The  Book  of  the  Law  is  at  pains  to  indicate  the  proper attitude  of  one  "King"  to  another.  When  you  fight  him,  "As brothers,  fight  ye!"  Here  we  have  the  old  chivalrous  type  of warfare,  which  the  introduction  of  reason  into  the  business has  made  at  the  moment  impossible.  Reason  and  Emotion; these  are  the  two  great  enemies  of  the  Ethic  of  Thelema. They  are  the  traditional  obstacles  to  success  in  Yoga  as  well a s  in  Magick.

Now  in  practice,  in  everyday  life,  this  unselfishness  is always  cropping  up.  Not  only  do  you  insult  your  brother King  by  your  "noble  self-sacrifice,"  but  you  are  almost bound  to  interfere  with  his  True  Will.  "Charity"  always means  that  the  lofty  soul  who  bestows  it  is  really,  deep down,  trying  to  enslave  the  recipient  of  his  beastly  bounty!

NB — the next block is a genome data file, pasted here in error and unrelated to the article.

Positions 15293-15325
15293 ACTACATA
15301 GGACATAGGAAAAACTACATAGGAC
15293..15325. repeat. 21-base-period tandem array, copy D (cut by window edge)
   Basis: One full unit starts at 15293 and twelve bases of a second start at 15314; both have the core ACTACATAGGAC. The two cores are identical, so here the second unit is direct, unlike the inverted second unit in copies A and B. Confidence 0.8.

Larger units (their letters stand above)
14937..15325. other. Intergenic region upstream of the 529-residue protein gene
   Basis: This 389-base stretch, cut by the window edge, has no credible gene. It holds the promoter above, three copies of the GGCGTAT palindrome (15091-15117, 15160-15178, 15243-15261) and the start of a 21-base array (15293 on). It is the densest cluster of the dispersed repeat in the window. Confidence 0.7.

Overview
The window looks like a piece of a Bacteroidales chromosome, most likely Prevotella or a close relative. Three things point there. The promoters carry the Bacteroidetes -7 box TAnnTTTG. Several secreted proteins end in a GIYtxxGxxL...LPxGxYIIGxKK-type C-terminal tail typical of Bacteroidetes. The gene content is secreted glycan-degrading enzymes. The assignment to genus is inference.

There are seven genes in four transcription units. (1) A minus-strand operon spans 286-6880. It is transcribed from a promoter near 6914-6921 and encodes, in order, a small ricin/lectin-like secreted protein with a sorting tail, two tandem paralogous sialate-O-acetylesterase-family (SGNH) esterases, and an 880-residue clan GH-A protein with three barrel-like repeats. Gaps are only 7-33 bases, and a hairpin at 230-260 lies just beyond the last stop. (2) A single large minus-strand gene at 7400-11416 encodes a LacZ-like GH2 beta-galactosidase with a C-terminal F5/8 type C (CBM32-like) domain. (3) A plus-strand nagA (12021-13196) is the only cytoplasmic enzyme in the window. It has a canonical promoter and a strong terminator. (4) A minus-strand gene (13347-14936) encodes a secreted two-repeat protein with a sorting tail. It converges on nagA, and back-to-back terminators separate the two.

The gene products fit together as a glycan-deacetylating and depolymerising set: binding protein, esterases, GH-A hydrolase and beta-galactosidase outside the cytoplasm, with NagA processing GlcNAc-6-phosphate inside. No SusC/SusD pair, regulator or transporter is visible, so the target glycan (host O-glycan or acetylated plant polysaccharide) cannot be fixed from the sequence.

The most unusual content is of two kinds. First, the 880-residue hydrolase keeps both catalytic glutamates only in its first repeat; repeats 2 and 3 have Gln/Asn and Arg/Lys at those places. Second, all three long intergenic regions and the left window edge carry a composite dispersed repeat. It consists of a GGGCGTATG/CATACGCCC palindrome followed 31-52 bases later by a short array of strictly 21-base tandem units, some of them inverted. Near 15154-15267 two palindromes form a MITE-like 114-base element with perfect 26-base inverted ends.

In  practice,  I  begin  afresh,  it  is  almost  entirely  a  matter  of the  point  of  view.  "That  poor  chap  looks  as  if a  square  meal wouldn't  hurt  him";  and  you  chuck  him  a  half-crown.  You offend  his  pride,  you  pauperize  him,  you  make  a  perfect  cad of  yourself,  and  you  go  off  with  a  glow  of having  done  your good  deed  for  the  day.  It's  all  wrong.  In  such  a  case,  you should  make  it  the  request  for  a  favour.  Say  you're  "dying for  someone  to  talk  to,  and  would  he  care  to  join  you  in  a spot  of  lunch"  at  the  Ritz,  or  wherever  you  feel  that  he  will be  the happiest.